Ethel BENOR Petitioner and Respondent, v. BOARD OF MEDICAL EXAMINERS of the State of California, Respondent and Appellant.
Appellant, State Board of Medical Examiners, has appealed from a judgment of the superior court mandating it to issue a license to respondent to engage in the practice of psychology. We affirm the judgment.
Prior to November 8, 1967, the law of California did not prohibit the practice of psychology without a license. The law did prohibit any person from representing himself as a psychologist unless he was certified as provided in the then operative sections of the Business and Professions Code. (Former s 2930.) A qualified applicant obtained certification by passing an examination. (Former ss 2942—2946.) An applicant was deemed qualified for the examination if he satisfied the following requirements: (1) was at least 21 years of age; (2) was of good moral character; (3) was a citizen of the United States or had signified his intention to become a citizen; (4) had engaged for at lease one year in supervised professional experience; (5) was not found to have engaged in unethical practices; (6) had not failed an examination within the preceding six months; and (7) had received a doctorate in psychology or educational psychology or had equivalent training, provided the degree or training was obtained from the University of California, Stanford University, the University of Southern California, or an institution approved as offering a comparable program. (Former s 2941.) The former statute contained an alternative to the requirement that an applicant for certification examination have graduated from one of the named universities or ‘an institution * * * offering a comparable program.’ Former section 2941.5 provided that a person who passed a ‘junior examination’ with a grade of at least 75 percent and otherwise satisfied the statutory prerequisites was eligible to take the certification examination. That same section specified the qualifications necessary for eligibility to take the junior examination. Those were essentially the same as those required for the certification examination excluding the educational prerequisite. In lieu of that requirement, the applicant for the junior examination must have graduated from a state chartered school or college which required not less than 3,200 classroom hours with at least 1,200 in psychological subjects. Former section 2941.5, which provided for the junior examination, ends with the following sentence: ‘This section shall expire October 1, 1965.’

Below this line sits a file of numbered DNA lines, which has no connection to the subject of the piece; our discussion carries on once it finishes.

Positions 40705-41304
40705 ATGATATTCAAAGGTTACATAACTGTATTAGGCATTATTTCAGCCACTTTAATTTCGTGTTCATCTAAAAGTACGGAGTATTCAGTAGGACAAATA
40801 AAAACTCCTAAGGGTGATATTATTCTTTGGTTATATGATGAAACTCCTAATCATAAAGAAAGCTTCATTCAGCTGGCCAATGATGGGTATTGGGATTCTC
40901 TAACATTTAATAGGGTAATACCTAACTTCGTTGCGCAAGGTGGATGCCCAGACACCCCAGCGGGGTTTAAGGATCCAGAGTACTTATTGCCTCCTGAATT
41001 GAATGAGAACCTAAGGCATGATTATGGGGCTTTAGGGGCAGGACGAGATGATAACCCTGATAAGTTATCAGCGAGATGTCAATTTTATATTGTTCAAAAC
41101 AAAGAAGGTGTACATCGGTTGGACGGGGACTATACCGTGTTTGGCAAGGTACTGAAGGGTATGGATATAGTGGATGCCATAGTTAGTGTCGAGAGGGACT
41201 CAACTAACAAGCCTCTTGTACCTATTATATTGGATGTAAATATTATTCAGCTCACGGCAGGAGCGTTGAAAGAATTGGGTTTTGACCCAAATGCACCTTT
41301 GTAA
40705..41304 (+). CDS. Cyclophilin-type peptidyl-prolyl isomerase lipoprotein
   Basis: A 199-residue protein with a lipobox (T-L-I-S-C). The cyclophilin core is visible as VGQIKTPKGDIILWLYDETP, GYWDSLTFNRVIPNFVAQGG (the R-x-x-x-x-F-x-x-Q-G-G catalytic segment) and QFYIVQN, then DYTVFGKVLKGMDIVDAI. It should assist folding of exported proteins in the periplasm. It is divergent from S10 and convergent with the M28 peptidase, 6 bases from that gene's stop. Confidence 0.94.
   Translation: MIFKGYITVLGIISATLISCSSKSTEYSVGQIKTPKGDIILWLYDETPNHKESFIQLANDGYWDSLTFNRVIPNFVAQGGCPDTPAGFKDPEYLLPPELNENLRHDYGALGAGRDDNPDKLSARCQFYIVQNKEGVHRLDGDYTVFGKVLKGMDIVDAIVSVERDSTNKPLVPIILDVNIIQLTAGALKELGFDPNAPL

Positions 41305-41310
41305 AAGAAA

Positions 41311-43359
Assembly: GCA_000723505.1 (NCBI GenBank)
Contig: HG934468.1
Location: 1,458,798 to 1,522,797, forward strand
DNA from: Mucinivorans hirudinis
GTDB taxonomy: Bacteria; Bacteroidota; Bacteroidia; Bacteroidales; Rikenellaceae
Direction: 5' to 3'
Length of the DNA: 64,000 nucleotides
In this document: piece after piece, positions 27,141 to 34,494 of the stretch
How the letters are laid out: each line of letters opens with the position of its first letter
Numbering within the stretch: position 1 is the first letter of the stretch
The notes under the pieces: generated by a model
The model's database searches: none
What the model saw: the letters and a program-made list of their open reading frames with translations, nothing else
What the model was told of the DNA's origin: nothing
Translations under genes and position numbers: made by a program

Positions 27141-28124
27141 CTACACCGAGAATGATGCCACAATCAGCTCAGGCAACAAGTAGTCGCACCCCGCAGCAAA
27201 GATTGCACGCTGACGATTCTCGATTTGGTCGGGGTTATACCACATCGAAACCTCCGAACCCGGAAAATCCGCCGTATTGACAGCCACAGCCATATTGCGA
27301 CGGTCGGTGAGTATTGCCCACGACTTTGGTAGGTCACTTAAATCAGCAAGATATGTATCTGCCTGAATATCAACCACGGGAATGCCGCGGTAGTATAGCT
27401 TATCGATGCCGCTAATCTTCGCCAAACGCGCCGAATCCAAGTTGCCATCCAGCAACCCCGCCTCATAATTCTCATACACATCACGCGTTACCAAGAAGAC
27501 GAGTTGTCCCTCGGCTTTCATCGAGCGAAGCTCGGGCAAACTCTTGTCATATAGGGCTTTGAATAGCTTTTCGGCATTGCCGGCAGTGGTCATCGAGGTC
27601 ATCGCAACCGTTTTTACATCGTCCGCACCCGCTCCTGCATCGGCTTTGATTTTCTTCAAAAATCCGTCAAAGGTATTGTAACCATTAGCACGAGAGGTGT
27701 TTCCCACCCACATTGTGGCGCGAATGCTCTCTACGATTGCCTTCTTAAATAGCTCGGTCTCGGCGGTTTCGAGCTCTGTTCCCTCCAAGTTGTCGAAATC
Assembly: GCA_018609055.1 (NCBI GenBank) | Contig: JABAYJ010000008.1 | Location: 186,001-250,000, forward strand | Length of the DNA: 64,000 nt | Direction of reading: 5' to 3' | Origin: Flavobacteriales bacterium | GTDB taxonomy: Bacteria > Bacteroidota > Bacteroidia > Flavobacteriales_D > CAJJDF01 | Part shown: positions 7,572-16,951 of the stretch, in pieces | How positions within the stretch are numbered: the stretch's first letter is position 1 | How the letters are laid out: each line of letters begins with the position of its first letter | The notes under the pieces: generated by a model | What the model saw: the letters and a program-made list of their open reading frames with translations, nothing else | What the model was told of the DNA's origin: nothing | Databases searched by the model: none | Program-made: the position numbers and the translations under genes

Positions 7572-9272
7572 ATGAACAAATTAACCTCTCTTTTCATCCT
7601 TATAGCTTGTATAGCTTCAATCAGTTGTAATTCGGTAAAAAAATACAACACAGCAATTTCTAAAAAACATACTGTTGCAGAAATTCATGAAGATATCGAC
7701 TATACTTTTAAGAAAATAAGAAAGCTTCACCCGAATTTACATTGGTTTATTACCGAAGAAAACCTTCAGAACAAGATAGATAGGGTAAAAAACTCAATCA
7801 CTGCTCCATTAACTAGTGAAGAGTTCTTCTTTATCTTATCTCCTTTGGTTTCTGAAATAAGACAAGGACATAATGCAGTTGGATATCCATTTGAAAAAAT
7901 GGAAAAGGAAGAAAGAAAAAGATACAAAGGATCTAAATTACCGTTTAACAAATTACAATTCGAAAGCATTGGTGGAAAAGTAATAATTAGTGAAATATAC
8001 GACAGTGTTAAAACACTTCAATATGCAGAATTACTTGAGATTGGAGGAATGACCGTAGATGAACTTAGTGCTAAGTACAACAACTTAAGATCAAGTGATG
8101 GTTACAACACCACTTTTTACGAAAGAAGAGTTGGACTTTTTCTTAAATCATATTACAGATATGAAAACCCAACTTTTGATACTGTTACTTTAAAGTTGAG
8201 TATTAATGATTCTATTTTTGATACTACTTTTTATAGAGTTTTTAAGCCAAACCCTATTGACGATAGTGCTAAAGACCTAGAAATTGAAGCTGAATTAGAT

Effective November 8, 1967, the California Legislature enacted a new chapter 6.6 (ss 2900—2986) of the Business and Professions Code. The new chapter repealed the prior provisions relating to certification of psychologists. It now prohibits the practice of psychology without a license and provides a licensing procedure which includes an examination. The 1967 legislation, however, contains a grandfather clause. Section 2906 provides: ‘The committee shall waive the examination and the board shall grant a license to any of the following persons: (a) All persons holding a valid certification * * * (b) All persons who shall have applied in writing to the committee within 30 days after the effective date of this chapter and who shall have met the following qualifications: (1) Is a resident of this state at the time of application and has been a resident for at least two years prior to the date of application. (2) Has met the requirements of subdivisions (a), (b) and (c) of Section 2914 (at least 21 years of age, of good moral character, a citizen of the United States or a person who has declared his intention to become a citizen). (3) Meets at least one of the following additional qualifications: (i) Would, prior to the date of application, have qualified for the written junior examination given under the provisions of Chapter 6.6 (commencing with Section 2900) of Division 2 of the Business and Professions Code, and is a graduate of an accredited university or college or a state-chartered school or college, has engaged for at least one year in supervised professional training under a certified psychologist, is not found by the committee to be engaged in unethical practices as set forth in Section 2960, provided that the academic program of the institution at which the training was taken consisted of not less that 3,200 classroom hours with at least 1,200 such classroom hours in psychological subjects, and is now engaged in active practice in the field of psychology or psychotherapy * * *.’